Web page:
Some obvious warning signs can tell you if you’re overqualified for a job. It’s a huge disappointment – not to mention a nasty surprise – to be turned down for a job you feel more than perfect for, especially if you’ve put a lot of time and energy into the application and interview process.
Do you meet or beat every requirement and preference in the job description? Do you make significantly more money (or do you have a ton more responsibility) in your current job? Do you think that you could do a better job than the hiring manager? If you answered yes to any or all of these questions, you might be overqualified. But does this automatically make you a bad fit for the job? No! Here are three tips to diagnosing your qualification problem and responding to managers who express concerns that you might be overqualified.
1. Recognize That It Might Be Their Problem, Not Yours
Recruiters have information that you don’t – they know more about past successful or unsuccessful candidates, the workplace, and probably the position. They’re considering many factors and candidates and are likely making an assumption. If they call you overqualified, they might be assuming ...
You’re too familiar with the job duties already, so you’ll get bored.
You’ve been accustomed to a higher salary, so you might want more money than they can pay.
You come from a different background or company than most of the existing employees, so you won’t fit into the workplace culture.
While you can’t control what the manager thinks of you, it’s good to be aware of how you might be coming across. “Overqualified” may be a polite replacement for “arrogant” if you seem more confident than you should be. If the hiring manager finds your legitimate competence intimidating or threatening, they might also use this as a cop-out.
Managers are people, and people have biases, and their ego will come into play sometimes. Depending on the company’s culture and demographics, age may be a factor in why you are called overqualified. Perhaps you’re young and inexperienced and the manager doesn’t want to take a chance on someone who seems “unproven” in the job market, despite your years of education. Perhaps you’re older with many years of experience under your belt, and the recruiter thinks you may not fit in well with a younger manager. You can’t control age discrimination, but you can control your attitude. If the hiring managers are determined to push you out the door, consider it their loss.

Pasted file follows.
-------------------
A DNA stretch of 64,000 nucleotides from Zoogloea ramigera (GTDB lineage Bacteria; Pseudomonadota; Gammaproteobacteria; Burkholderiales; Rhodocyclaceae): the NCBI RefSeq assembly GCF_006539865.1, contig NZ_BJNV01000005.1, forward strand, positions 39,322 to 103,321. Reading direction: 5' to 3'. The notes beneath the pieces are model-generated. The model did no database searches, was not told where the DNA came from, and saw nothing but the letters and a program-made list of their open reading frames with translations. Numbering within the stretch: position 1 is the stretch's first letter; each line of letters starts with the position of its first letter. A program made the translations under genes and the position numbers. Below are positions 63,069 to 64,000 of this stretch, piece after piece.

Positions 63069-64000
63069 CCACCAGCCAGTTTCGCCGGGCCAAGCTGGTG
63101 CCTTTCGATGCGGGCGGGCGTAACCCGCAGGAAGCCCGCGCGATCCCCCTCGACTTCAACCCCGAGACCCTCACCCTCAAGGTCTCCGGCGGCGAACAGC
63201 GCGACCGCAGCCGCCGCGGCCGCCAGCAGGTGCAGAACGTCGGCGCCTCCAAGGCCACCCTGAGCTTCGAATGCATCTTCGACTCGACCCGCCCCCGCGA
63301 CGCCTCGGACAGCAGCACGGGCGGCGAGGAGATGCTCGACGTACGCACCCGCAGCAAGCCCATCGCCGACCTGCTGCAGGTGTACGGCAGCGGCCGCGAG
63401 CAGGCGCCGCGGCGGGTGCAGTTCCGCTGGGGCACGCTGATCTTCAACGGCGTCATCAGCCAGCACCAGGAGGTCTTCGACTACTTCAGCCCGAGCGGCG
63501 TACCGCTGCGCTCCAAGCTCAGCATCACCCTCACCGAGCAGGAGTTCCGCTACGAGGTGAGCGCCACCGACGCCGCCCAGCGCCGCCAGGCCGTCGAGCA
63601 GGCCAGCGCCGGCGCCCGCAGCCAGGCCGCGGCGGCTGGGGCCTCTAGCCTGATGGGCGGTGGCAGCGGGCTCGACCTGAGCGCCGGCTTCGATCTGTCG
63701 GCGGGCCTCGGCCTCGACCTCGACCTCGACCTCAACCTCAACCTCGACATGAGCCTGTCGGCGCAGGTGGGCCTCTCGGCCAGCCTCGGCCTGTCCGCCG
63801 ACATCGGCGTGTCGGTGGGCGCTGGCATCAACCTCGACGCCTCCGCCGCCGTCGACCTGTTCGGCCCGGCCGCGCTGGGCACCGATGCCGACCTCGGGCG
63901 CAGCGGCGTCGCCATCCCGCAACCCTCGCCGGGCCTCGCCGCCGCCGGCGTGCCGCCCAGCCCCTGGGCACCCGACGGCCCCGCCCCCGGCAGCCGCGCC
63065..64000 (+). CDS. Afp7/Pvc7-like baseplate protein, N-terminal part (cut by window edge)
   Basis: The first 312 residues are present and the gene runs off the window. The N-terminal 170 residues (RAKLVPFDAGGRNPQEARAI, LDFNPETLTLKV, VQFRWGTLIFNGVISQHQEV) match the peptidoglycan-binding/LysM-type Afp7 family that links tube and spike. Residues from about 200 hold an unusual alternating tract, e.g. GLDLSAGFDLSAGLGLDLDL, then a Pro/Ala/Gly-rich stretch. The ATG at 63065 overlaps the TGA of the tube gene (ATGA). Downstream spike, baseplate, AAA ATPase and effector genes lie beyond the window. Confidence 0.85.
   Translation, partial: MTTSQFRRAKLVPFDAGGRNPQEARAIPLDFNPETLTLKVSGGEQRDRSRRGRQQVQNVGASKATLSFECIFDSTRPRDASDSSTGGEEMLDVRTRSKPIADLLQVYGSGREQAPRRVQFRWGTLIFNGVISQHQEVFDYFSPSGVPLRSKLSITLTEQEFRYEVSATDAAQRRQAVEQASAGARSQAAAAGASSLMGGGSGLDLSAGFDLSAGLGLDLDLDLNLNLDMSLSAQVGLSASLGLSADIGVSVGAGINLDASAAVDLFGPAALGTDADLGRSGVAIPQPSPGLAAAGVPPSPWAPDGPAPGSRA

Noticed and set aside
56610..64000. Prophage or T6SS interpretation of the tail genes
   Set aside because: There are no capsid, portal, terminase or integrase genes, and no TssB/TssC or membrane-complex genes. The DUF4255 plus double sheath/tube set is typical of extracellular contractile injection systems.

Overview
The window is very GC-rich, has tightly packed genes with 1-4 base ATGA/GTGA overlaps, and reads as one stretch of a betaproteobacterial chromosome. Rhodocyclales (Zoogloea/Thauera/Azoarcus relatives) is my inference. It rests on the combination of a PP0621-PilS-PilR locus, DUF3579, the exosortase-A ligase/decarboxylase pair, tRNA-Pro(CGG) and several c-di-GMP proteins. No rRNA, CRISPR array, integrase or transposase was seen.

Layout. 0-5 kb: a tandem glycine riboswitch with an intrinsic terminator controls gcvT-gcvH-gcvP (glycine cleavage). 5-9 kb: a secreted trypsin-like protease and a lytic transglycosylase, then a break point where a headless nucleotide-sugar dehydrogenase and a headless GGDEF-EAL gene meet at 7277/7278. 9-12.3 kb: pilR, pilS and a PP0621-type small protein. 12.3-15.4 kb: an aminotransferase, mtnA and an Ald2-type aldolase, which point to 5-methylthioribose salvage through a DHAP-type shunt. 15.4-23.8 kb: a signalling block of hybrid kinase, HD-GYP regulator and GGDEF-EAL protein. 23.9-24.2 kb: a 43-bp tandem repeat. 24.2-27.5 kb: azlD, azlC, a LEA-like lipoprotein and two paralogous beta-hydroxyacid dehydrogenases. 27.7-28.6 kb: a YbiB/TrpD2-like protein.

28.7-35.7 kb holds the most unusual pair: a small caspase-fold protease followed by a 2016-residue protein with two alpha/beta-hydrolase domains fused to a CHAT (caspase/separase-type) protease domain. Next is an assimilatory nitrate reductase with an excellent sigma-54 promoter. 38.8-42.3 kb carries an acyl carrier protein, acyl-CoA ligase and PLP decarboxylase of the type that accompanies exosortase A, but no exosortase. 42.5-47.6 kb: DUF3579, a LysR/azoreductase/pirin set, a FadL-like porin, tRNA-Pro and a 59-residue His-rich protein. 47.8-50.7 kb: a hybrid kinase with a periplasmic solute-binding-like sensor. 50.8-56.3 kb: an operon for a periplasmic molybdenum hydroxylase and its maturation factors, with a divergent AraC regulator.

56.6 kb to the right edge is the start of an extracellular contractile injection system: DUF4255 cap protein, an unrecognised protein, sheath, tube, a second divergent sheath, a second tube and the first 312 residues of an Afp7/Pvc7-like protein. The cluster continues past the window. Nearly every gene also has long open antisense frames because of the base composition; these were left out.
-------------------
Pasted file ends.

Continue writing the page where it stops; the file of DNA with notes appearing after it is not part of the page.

2. Focus On What You Can Control
Recruiters and managers are doing the best with the information they have … but they can only know so much. If you are passionate and determined, you might get a chance to prove them wrong! If these assumptions come up in an interview, prepare an answer that will hopefully help them feel more confident about you. In responding, focus on three crucial things you can control:
Your Attitude: Since the hiring manager’s decision might not be solely based on you, keep a positive attitude. Strive to approach the overqualified claim objectively. Treat the hiring manager as if they are wanting to do what’s best for you and the company. Thoughtful, kind answers to their concerns will help you look more favorable than stumbling or frustrated objections.
Your Gratitude: Express your desire to work happily for the offered pay (even if it’s lower than you’re used to). Thank the hiring manager for their time without argument, even if they ultimately decide to pass. Establishing rapport now may help you later if another opportunity opens up.
Your Self-Improvement: Show your commitment to the job and the company by doing thorough research before submitting your application and accepting an interview, using concrete examples of the value you can add in the position you’re applying for, and preparing questions for the interview.
3. Show Respect and Gratitude When You Respond
If you get the chance, here’s an example of how to politely respond to the claim that you’re overqualified for a job:
“I appreciate your concerns, and thank you for the opportunity to address my qualifications. Although I’m very proud of my accomplishment in [becoming a manager and leading the marketing department], I’d like to be able to focus once again on my favorite aspect of this field, which is [creative design]. I am passionate about [creative design] and am truly interested in making a long-term commitment to this job. Since this role has less responsibility than my previous position, I’m not expecting to earn the same salary as I currently make. Based on what I’ve learned about your [company/department], I believe I’d be a great fit for [these reasons].” If you suspect being overqualified is hindering your own job search, feel free to use and tweak this template by rewriting the material in brackets. If you need help with your resume or any other job materials, contact the NextUp team below!
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